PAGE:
Matt Goldman
Matt Goldman

Staying Active in the Fight Against Cancer
Tuesday, November 22
I was diagnosed with Multiple Myeloma on May 2, 2011. That was the first time I had even heard of the blood cancer. I started chemo the very next day. Five and a half years later, I’ve done chemo nonstop. I’ve become refractory twice and am now on my 5th drug regimen. But I am fortunate that I feel good enough to climb the highest freestanding peak in the world, Mt. Kilimanjaro at 19,308 feet. That’s not to say it won’t be a challenge and likely the most difficult thing I’ve ever done. But it’s worth it for me personally and is an opportunity to raise funds and awareness to help find a cure for this currently incurable disease.
 
I started feeling not well two or three months before my diagnosis. I was having horrible fatigue, nightly fevers and night sweats. Before this, I really never got sick. I was always pretty healthy. Sure I’d have a cold now and again, but that was the extent of it. Prior to my diagnosis, I rode my bike to my work every day. It was a 10 miles trip each way. I noticed in early 2011, that I was getting overly winded on my normal ride. I wasn’t able to get a deep breath. I assumed I had some sort of bug and would simply ride it out. But the fatigue and lack of energy got worse, followed by the fevers and night sweats. I tried to rationalize things by telling myself I was getting older and out of shape. It was a frustrating feeling. Eventually I was hospitalized because I was so anemic and the myeloma was identified.
 
Most of my adult life, I’ve been active. Hiking, running, and cycling have always been part of my life. As I started to feel sick, I had to park my bike, I just didn’t have energy to ride. Eventually even driving tired me out. Some days just keeping my eyes open was a huge challenge. In some respects the cancer diagnosis was a welcome piece of news. Welcome in that the mystery of why I felt poorly was solved.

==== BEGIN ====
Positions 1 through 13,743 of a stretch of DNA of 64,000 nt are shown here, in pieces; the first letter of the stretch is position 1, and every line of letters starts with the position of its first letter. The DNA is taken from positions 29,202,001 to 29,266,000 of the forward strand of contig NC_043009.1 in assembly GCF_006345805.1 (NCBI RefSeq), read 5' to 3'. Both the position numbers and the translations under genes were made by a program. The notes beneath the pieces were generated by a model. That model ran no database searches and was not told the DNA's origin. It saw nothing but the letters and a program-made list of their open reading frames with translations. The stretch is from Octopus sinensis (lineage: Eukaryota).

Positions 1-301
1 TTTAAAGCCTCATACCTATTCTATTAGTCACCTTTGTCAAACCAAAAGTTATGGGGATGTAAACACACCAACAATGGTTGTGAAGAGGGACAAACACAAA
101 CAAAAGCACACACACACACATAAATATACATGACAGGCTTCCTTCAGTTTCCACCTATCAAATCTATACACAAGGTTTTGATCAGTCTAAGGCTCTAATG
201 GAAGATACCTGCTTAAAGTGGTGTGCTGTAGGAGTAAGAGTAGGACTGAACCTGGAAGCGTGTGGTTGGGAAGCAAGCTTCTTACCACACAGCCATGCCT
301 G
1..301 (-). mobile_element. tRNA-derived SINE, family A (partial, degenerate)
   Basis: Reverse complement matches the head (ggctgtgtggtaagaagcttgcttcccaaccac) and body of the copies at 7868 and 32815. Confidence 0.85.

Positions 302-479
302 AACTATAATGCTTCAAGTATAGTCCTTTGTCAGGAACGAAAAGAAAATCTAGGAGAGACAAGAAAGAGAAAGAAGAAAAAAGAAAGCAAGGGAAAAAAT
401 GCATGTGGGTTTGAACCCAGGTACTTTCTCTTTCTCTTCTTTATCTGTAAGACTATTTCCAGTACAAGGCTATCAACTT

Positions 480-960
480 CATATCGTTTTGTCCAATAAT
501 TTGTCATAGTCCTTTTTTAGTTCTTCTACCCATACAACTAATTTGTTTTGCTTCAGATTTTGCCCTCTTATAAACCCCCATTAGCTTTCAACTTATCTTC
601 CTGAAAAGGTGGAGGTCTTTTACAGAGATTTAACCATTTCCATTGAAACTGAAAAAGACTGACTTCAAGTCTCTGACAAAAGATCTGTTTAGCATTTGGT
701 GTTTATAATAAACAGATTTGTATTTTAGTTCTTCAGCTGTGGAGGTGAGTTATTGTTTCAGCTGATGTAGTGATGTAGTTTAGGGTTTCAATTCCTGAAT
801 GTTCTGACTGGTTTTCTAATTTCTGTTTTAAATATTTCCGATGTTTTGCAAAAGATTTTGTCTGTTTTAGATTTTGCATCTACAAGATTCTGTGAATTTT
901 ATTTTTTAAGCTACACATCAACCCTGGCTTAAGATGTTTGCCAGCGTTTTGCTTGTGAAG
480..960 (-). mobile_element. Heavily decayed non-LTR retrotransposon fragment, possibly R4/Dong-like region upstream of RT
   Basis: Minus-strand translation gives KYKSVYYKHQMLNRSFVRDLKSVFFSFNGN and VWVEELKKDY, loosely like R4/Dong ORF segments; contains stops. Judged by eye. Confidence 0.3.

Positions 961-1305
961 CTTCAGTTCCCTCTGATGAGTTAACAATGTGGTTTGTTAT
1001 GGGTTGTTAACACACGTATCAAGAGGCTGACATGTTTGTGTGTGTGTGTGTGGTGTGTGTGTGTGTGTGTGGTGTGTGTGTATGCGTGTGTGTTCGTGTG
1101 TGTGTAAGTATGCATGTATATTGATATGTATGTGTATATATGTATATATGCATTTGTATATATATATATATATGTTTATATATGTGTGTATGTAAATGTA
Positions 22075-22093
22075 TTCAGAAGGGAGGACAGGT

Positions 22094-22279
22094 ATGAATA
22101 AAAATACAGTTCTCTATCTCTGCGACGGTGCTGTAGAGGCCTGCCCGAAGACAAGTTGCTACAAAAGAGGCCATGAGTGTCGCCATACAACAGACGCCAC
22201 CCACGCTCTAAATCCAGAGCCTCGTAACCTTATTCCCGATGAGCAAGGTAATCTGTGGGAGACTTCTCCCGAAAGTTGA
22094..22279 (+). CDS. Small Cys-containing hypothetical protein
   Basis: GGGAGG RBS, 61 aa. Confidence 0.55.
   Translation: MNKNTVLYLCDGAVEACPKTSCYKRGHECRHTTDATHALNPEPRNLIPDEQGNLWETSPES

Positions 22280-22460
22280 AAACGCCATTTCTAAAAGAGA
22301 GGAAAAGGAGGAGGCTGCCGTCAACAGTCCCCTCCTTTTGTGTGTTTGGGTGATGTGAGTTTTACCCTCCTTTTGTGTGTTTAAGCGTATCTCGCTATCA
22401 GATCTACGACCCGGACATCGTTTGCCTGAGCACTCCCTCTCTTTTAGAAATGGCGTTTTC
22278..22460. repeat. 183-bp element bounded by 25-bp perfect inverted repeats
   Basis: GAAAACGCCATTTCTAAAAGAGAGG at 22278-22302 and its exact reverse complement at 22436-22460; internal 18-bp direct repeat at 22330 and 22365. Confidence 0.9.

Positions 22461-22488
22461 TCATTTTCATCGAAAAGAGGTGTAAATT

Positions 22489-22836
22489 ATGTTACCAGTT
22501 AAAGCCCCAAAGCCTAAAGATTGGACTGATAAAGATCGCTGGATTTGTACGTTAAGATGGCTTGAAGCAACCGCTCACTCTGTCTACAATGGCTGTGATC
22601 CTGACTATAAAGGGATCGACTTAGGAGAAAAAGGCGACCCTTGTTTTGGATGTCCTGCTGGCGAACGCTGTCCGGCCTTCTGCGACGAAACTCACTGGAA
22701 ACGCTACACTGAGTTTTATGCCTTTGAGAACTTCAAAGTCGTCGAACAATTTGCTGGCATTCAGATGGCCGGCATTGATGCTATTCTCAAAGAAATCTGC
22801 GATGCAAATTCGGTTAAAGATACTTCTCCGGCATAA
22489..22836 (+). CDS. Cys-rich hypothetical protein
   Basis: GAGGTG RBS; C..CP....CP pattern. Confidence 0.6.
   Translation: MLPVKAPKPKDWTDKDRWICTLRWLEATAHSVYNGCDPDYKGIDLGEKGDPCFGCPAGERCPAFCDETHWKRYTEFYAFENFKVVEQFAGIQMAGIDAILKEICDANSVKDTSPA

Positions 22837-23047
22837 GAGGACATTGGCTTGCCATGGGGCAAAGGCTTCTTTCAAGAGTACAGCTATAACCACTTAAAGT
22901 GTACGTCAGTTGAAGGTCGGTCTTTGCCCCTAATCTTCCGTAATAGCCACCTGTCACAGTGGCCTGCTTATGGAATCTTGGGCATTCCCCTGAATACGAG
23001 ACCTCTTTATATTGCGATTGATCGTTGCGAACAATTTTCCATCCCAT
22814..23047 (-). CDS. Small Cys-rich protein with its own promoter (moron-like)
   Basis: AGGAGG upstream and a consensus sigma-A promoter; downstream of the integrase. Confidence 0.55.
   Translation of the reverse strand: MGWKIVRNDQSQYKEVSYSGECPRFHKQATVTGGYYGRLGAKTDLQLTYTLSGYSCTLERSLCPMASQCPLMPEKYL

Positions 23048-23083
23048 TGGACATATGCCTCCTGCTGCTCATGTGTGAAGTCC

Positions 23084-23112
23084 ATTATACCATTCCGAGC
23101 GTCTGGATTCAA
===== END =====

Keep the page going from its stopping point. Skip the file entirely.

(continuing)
After the diagnosis, I cancelled my gym membership and with the help of friends built a simple home gym in my garage. I wanted to keep some semblance of fitness, but it took a couple of years before I felt like I could actually get back on my bike. It took those two years for us to get control of the myeloma. Eventually I started riding to work again. Making the commute on bike allowed me to feel and believe that I was going to be alright in the fight against myeloma. Since then I’ve done a 10k and a couple of other events that test my fitness and health, keep me motivated and raise money in the fight against blood cancers. Having a goal or target in mind is very important to me. Without a goal, the physical and mental challenges of myeloma might become overwhelming.
 
As the date of the climb approaches, I need to pick up my training. I don’t want to simply make it to the top of the mountain. I want to arrive feeling energetic and powerful. At the peak I want to cry tears of joy, not tears of pain. A myeloma diagnosis creates a new normal. My new normal includes working, doctor appointments, lab work and chemo. Sleep is at a premium for me. But I need to make time to train. Hiking, riding my bikes and walking my dog with a 25-pound pack on my back should all contribute to my readiness. Fortunately, I am climbing Kilimanjaro with an amazing team and great group of people, who keep my motivated and focused.  Successfully climbing Kilimanjaro will represent a huge step in fight to not just live with myeloma, but to thrive.
 
 
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